When discerning whether an individual is an employee or a self-employed partner in a professional firm, judges look beyond the label attached to their engagement and focus on the reality of the relationship. A tax tribunal ruling provided a prime example of that multi-factorial approach in operation (Wilson v The Commissioners for Her Majesty's Revenue and Customs).

The case concerned an international tax specialist who was engaged by a UK firm of accountants. HM Revenue and Customs (HMRC) took the view that he was a self-employed partner in the firm and was therefore personally liable to pay National Insurance Contributions (NICs) in respect of a period of about 17 months.

Although he had formally been appointed a member of the firm, he asserted that he was a partner in name only and that he was, in substance, the firm's employee. He contended that the level of control the firm exercised over how he went about his work with clients was consistent with a contract of service. His argument that liability to pay the relevant NICs fell upon the firm by reason of his employment status was, however, rejected by the First-tier Tribunal (FTT).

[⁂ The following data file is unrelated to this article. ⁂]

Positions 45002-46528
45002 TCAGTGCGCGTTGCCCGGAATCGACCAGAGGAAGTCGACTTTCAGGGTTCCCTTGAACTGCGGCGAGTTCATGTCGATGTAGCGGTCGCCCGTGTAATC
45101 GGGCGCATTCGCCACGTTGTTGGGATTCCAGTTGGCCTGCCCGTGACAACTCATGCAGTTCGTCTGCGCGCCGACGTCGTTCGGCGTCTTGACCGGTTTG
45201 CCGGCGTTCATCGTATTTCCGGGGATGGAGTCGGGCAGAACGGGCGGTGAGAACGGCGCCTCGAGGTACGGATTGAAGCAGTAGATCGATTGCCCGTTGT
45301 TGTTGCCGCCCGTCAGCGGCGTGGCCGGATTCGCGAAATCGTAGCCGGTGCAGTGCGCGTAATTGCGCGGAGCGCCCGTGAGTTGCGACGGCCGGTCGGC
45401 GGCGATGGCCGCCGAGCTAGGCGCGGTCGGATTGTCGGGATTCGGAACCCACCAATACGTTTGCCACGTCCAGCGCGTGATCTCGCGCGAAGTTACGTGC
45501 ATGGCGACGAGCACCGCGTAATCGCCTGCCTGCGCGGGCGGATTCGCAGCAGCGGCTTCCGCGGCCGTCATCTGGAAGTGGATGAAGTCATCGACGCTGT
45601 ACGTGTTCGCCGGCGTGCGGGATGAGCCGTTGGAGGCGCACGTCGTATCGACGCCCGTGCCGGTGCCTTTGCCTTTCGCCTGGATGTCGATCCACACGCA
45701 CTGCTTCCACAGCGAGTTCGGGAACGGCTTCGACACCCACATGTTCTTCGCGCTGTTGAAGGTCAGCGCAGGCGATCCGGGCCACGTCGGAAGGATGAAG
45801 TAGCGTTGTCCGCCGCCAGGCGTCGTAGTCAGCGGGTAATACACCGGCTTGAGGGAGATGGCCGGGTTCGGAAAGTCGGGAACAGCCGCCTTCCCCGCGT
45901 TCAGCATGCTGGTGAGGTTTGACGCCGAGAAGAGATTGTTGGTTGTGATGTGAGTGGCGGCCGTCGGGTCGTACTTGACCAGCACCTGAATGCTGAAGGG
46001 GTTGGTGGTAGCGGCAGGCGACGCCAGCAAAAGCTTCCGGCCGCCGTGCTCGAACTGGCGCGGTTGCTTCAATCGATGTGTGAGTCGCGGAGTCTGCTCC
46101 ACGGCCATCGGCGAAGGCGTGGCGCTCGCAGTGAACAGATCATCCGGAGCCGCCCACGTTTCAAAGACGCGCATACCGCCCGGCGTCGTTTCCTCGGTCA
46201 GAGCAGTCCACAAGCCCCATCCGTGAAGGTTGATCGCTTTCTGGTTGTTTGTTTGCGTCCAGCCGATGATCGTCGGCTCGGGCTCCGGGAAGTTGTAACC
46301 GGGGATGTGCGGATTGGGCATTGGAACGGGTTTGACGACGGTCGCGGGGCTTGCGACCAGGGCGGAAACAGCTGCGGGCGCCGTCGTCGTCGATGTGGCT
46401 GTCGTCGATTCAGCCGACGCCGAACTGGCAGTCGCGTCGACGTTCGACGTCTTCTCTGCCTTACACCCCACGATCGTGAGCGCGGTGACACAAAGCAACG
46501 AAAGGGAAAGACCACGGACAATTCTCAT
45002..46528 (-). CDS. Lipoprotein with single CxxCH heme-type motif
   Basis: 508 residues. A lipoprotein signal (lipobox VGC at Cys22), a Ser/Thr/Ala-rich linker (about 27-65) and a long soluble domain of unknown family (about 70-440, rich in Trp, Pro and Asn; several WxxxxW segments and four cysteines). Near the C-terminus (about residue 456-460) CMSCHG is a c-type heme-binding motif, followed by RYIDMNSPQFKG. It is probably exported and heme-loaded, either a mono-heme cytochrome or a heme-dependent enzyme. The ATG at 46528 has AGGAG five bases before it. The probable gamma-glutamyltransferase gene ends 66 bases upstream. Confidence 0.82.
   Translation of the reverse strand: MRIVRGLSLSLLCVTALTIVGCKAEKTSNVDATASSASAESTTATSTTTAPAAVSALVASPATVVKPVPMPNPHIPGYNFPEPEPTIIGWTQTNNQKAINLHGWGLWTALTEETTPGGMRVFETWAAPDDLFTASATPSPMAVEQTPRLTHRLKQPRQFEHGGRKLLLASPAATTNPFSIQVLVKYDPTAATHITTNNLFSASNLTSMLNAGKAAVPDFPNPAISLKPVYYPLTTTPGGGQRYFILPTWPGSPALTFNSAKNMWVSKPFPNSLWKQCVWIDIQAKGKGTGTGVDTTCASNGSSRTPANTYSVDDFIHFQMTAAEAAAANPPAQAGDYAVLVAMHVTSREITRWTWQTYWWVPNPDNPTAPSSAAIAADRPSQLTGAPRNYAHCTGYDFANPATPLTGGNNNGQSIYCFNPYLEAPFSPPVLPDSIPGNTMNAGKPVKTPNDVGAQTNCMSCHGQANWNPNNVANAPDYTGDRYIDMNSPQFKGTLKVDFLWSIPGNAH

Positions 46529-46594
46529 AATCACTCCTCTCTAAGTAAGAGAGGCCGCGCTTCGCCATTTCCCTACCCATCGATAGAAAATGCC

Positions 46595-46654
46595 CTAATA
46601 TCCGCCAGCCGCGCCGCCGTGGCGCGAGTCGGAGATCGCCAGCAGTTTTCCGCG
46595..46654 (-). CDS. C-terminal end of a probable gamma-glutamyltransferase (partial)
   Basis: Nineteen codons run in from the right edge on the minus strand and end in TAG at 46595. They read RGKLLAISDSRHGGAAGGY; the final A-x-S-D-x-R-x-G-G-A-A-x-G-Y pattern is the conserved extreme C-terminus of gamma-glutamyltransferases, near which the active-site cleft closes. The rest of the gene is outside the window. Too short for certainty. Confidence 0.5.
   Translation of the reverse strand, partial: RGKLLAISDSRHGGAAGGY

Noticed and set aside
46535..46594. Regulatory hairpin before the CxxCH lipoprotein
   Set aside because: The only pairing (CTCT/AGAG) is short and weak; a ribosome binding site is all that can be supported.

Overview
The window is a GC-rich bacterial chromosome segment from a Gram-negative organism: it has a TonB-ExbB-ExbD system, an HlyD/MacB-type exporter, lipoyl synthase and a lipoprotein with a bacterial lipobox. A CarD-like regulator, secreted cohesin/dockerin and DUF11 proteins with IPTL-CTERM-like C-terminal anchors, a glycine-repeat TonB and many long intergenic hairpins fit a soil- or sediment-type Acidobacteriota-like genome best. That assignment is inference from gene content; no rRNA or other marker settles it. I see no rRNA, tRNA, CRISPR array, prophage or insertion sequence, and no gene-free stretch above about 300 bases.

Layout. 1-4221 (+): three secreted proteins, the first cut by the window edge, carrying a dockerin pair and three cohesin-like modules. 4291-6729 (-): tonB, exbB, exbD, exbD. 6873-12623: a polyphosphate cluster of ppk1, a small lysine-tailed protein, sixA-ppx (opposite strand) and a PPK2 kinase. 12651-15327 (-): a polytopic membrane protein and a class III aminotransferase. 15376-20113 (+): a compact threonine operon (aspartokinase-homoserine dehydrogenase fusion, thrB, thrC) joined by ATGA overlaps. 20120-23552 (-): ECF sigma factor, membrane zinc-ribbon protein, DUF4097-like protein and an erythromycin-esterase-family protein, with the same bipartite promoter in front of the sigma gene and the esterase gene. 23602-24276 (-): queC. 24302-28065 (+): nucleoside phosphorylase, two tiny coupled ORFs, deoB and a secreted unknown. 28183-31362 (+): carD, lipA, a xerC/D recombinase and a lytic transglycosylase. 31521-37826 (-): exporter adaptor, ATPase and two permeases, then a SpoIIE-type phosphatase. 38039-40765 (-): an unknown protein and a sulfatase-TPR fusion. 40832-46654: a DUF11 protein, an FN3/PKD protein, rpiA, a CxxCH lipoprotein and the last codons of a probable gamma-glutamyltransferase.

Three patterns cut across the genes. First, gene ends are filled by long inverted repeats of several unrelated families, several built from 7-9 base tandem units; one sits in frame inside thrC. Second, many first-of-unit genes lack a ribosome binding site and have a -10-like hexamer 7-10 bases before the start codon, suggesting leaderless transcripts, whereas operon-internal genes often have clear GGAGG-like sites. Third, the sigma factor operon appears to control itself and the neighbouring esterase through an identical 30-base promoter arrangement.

Ruling on his challenge to that outcome, the Upper Tribunal (UT) noted that, under the terms of his partnership agreement, he was neither required to contribute to the firm's capital nor did he have a right to any surplus assets on a winding up. On the other hand, he had a voice in the management of the firm's affairs and a significant part of his income was dependent on it making a profit.

Dismissing his appeal, the UT rejected arguments that the FTT was over-influenced by the partnership label attached to his engagement. The FTT was entitled to find on the evidence that he was a partner in the sense that he was carrying on business in common with other members of the firm with a view to profit. He was thus a self-employed earner for NICs purposes.

Contact Julia Woodhouse j.woodhouse@sydneymitchell.co.uk 08081668860.

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